I am proud that Saskatchewan Polytechnic, the institution I teach in, is committed to meeting the needs of its diverse student population. In particular, it has dedicated support to ensure equal access to students with disabilities. This support requires students to self-identify as having an intellectual, learning or mental/physical disability. For these students, and those that do not self-identify, I also have a responsibility that the online learning environment I design is accessible.
Below I have shared student accessibility strategies I have implemented in the design of my prototype and identified areas that need additional work or resources.
Formatted instructional materials for assistive technology
I used a variety of digital media tools to present course content, including text, images and video that includes audio as one of my efforts to create an engaging learning environment. The following are strategies I used or need to consider to ensure the instructional materials in these various formats are more accessible:
Text: Adding a text to speech or speech to text option is helpful for students with physical impairments and EAL students. I found the suggestion of Google Read&Write Chrome extension from a resource my classmate, Colleen, shared on Twitter. There are many possibilities for student support in this extension, including a text to speech player, translator, dictionary, picture dictionary and web search features. Students can also use the talk and text feature when contributing to the discussion board.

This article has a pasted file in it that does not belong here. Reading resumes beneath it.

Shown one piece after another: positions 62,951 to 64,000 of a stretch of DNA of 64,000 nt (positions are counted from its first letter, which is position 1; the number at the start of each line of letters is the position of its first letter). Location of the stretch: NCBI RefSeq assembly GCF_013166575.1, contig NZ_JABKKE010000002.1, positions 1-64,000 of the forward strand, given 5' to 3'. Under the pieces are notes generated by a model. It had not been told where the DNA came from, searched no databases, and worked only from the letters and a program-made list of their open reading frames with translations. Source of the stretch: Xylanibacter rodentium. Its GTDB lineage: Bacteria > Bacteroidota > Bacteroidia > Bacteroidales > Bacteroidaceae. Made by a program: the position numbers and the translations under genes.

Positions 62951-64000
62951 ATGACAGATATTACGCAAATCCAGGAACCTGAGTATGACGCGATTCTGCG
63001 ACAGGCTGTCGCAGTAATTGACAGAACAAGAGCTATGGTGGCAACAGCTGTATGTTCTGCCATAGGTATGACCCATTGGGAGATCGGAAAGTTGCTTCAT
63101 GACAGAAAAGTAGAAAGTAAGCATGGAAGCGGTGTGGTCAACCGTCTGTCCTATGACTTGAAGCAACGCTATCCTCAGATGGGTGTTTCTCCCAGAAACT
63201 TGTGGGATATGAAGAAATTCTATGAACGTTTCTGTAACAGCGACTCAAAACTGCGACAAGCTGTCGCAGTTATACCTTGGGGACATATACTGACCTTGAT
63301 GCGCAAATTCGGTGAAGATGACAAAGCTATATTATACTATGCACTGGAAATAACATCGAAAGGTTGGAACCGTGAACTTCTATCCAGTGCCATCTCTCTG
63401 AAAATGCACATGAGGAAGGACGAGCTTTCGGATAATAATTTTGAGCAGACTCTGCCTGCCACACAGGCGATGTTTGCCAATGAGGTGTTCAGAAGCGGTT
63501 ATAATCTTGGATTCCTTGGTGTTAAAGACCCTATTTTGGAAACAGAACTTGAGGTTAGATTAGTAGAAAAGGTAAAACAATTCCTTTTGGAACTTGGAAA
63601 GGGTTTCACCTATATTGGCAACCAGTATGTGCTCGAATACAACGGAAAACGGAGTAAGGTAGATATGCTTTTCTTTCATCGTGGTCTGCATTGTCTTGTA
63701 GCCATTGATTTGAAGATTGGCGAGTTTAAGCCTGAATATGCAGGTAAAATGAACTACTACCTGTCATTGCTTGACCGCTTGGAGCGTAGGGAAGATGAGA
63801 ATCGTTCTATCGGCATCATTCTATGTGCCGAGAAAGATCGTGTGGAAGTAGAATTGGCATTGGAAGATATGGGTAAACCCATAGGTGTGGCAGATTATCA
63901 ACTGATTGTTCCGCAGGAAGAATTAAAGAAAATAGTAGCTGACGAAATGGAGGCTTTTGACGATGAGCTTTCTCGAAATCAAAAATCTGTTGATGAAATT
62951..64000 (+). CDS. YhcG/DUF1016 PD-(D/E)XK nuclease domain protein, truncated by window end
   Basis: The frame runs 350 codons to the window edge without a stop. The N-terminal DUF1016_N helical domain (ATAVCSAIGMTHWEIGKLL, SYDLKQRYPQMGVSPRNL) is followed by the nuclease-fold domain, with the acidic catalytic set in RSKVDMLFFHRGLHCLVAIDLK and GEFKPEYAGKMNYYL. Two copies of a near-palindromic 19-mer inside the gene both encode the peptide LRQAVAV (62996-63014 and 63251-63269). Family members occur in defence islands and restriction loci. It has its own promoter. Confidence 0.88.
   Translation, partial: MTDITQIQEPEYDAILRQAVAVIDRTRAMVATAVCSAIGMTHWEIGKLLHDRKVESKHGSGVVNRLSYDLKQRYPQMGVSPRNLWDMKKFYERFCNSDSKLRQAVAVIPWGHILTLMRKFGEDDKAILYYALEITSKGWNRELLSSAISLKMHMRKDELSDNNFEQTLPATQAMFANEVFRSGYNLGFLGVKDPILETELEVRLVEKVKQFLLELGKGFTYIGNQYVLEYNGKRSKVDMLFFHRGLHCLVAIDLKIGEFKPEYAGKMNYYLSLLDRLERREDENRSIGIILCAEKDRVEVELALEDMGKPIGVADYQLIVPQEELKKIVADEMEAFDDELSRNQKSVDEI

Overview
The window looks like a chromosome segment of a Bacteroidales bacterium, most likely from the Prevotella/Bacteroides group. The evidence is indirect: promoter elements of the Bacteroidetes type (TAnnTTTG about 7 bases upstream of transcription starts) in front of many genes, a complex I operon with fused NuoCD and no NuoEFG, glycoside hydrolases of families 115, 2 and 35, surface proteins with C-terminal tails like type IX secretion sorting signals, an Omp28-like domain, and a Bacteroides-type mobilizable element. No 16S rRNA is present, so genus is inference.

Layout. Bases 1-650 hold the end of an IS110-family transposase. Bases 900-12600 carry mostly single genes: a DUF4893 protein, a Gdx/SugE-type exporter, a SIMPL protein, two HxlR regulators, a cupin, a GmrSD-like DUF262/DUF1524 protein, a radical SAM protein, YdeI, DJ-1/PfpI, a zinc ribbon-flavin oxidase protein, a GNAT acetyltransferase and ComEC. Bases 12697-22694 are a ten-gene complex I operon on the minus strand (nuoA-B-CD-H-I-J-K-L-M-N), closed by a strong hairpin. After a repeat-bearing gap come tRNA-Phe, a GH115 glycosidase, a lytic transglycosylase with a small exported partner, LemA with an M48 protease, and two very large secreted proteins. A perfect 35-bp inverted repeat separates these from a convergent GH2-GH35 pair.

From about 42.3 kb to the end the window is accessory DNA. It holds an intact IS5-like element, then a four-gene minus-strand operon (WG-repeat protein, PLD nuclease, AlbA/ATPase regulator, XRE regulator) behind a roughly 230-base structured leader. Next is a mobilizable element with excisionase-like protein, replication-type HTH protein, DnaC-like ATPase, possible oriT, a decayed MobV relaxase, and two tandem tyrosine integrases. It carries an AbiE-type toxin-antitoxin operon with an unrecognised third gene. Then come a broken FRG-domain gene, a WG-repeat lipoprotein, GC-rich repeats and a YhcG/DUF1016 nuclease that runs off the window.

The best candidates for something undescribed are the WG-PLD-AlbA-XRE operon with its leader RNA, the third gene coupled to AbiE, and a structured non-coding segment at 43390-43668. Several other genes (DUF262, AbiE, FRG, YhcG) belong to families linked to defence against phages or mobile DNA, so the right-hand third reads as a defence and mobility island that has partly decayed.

I found the text to speech player adequate for the text materials within Brightspace and Adobe Spark Page. However, I found the language options for the translator limited and are not representative of the first languages of most of our international students. ImTranslator, a free alternative Chrome extension, translates English to over 22 languages with audio presentation and dictionary. I tested it on my prototype and believe it may be a useful tool for EAL students.
Video: Providing closed captions and/or a video transcript is typically targeted to those who are hearing impaired. However, providing text with videos can also provide greater accessibility to students whose first language is not English and students who have special learning needs. In addition, viewing text with videos can provide greater knowledge comprehension and retention for all learners. To ensure students were aware of these accessibility options, I indicated that closed caption option and transcript below the videos I included in my prototype.